Wednesday, October 6, 2010

Sole Brothers

It’s often said that the first thing a woman notices about a man are his shoes. I, being a Lover of Women, have amassed a decent (some would say, obscene) “Sneaker” Collection. I am a firm believer that, nothing puts the finishing touch on one’s appearance better than the right (or right for you) choice of footwear.

Imagine how weird Prince would have looked in “Purple Rain” had he traded in his High Heeled Boots for a pair of Chuck Taylor Converse. I don’t think his Purple Trench Coat / White Pirate Frill Shirt / Leather Pants combo would have been the same, had he been wearing sneakers.

Pairing a classic outfit of Dark Denim Jeans and a White T-shirt with slightly worn canvas sneakers just seems right. Especially if those sneakers have been worn just enough to have a great patina to them, so that they are not so clean to be mistaken for brand new. An outfit like that not only feels comfortable, but it looks laid back and relaxed. Hence, the reason the fit described above is a staple amongst human beings aged 5 – 60.

Some of the more sartorially inclined or daring even, tend to use their footwear as a way to make a statement. Or as a way to support the theme of their outfit, either through colour, brand or silhouette. A statement outfit of skinny black jeans, black slim dress shirt an red tie could be topped off by a statement making pair of 24 hole Cherry Doc Marten Boots.

Supporting themes would be something along the lines of a Slim Grey Two-Button Suit, with a pair of Black Canvas Oxfords. A slim suit and a slim shoe. The silhouette of this outfit is very modern or for the stylistically cynical, it’s trendy. But, it still looks good.

One of my “go to” sneakers from my collection is a pair of Leather and Tweed AF1s.

The leather is a rich brown, almost grey-black. The Tweed is classic Harris Tweed and the accents are pale Pink. They look great dressing down a pair of Dark Grey Slacks / White Oxford Button Down Shirt and Charcoal Grey Cardigan. They also work with Dark Blue Denim / random logo T-Shirt / Zip-Hooded Sweatshirt/ Baseball Cap look, which I exclusively seem to be in on my days off in the fall season.

Footwear holds the key to a complete outfit, by having the final say on one’s fashion statement for the day. Most of the time, you are trying to (literally) put your best foot forward.

When I See You…

Thursday, September 30, 2010

Fall, Autumn, L'Atomne...

I have a favourite season. That would be autumn. I enjoy autumn for it’s comfortable days, and cool nights. Not only does it cause people to be very relaxed and in the mood for great conversation and carousing, but it also lends to some great stylistic layering opportunities.

Layering in clothing is important because it’s functional. Fashion and function really do go hand in hand. I’m pretty sure Lady GaGa owns a Parka, because who the hell is gonna go out at night in November in New York City wearing only a Leotard, Fishnet Stockings and Stilettos…even hookers wear Trench Coats.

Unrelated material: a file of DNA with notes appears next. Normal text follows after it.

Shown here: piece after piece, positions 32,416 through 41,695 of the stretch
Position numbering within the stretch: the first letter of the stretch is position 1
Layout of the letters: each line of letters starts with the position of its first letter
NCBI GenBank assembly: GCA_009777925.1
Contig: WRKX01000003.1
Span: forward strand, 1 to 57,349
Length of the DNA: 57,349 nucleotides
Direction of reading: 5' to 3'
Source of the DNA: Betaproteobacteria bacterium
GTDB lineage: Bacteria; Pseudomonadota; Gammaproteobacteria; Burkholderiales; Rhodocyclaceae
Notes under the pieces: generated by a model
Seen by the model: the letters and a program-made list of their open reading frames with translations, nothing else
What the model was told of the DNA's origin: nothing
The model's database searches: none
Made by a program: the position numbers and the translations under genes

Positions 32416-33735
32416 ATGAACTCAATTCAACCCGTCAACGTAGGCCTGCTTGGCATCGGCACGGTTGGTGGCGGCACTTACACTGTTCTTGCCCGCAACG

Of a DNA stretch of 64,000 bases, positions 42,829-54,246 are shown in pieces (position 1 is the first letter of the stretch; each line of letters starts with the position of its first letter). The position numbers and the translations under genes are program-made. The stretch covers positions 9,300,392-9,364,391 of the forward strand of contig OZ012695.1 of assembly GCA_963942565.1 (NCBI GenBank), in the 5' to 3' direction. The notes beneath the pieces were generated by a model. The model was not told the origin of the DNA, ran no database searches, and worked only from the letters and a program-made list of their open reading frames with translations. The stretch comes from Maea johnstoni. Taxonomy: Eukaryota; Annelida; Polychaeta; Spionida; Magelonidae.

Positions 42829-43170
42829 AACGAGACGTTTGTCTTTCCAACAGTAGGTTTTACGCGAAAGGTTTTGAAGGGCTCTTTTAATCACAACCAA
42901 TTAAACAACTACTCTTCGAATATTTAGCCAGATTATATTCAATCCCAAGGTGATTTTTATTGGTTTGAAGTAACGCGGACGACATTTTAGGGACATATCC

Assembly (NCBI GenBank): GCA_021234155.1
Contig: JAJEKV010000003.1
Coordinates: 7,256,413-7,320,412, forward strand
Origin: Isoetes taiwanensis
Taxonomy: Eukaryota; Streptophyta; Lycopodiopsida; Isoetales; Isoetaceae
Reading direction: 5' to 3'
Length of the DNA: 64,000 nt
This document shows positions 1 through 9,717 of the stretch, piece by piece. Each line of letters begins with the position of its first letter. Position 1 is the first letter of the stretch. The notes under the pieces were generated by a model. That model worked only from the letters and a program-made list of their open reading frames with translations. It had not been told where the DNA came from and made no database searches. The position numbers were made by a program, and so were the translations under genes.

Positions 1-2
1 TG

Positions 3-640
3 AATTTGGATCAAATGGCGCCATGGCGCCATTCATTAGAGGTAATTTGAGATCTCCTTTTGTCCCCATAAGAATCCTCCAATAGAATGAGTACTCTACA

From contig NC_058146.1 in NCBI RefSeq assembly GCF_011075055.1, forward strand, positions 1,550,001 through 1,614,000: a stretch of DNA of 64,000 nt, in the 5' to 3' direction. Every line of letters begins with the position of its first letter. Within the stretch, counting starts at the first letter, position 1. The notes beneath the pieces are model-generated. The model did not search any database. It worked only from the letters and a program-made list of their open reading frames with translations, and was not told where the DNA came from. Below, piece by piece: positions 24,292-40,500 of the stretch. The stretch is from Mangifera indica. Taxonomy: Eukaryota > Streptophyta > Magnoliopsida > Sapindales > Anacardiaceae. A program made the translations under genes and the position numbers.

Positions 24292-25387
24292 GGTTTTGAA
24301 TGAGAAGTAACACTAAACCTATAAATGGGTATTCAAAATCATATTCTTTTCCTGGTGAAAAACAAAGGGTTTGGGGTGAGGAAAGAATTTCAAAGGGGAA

Layering in the fall helps your body adjust to the temperature change. Take a sweater just incase it gets too cold, or lose the scarf if you get too hot. You don’t have to suffer the elements for the sake of “Looking Good” I would rather look like I’m bundled up for a storm, than have my bare arms wind burnt because my T-Shirt is too nice to be hidden underneath a sweater. Vanity and Style are NOT related.

Layering fabrics is a great way to create different outfits out of a small number of items.
Just because summer is over, doesn’t mean you have to pack away the V-neck t-shirts. (Not that anyone one actually does that. However, if it has bedazzled dragons on it, it should be soaked in bleach, and then tossed in an incinerator) So, put a Cardigan over that V-Neck ( I repeat, no bedazzled dragons!!! ) and grab a nice Tweed Sports coat from a second hand shop. If you still feel exposed to the elements due to your plunging neckline, just grab a light scarf. Preferably in a dark solid colour such a charcoal, navy or black. Add Slacks, or Denim and some classic work boots and your fit is complete.

Now, take the Denim again, lose the cardigan and V-Neck, swap in a Slim Grey button-down shirt, and the outfit has a new life. And you only sacrificed two pieces. Try losing the jacket for the cardigan with the button down, and you have another take on the fit.

How about we lose the Cardigan and scarf, keep the button-down shirt, keep the denim (denim is very adaptable) and grab a Crew Neck Sweatshirt, and a Down Vest. Now, you have a fit that is more casual than the sport-coat/cardigan look, but you really only swapped one of them out for the sweatshirt. Anyone else having as much fun as I am?

So while some of you may be mourning the loss of you tank tops, board shorts and flips flops, I’m excited for hoodies, work boots, scarves and denim. I’ll be ready for the weather and I won’t have to feel as though I’m losing style points for staying attuned to the season.

When I See You...

Tuesday, June 15, 2010

Fringe Festival Love Letter

The St.Ambroise Montreal Fringe Festival is something I have been
involved with for the last 5 years. In the weeks before graduating
Theatre School, I heard that the festival was looking for Venue
Technicians. I was about to complete a technical theatre based program
and 3 of my friends had already secured jobs as Venue Techs. I wanted
a fun summer gig regardless of how little it paid, so I figured this
could be something fun.
I contacted the Technical Director at the time and told him that I was
interested in a position on his technical team. We had met a couple
months before on a gig and had mutual friends who assured him I was
smarter than the average bear and worthy of a fringe tech position. In
the days leading up to the festival I was initiated into the Montreal
Fringe community. Meaning, I got pretty wasted and learned about the
groups I would be working with and some of the pratfalls that come
with being a technician at the fringe. The fact that I remembered the
names of my fellow crew members after our appropriately named
DisOrientation meetings was impressive enough. How I managed to
survive my first festival was a feat in mental and physical toughness
all on it's own. In that first fest, I mended a broken heart, made
life long friends and formed a great relationship with some amazing
people in the Montreal Theatre community.
It was my first paid technical job and it has opened up doors for me.
It has become a large part of my life and something I look forward to
every summer.
There are only 5 days left to go out ad catch some of the festival.

Go have a beer at the beer tent, see a show or hang out at the fringe
after hours party "The 13th Hour" nightly at te Studio Juste Pour
Rire, starting at 1am.

When I See You...

Wednesday, May 5, 2010

Jean-Pierre Perreault

Seeing as how writing about artists just out of the blue like this, in this kind of forum, can be tricky in terms of what I can post and what I can not, I will use this space to link to credited sites about the company and share my own experiences with these artists, whether it be as a collaborator, audience member or a genuine "fan". Forgive me if this feels unbalanced or disorganized.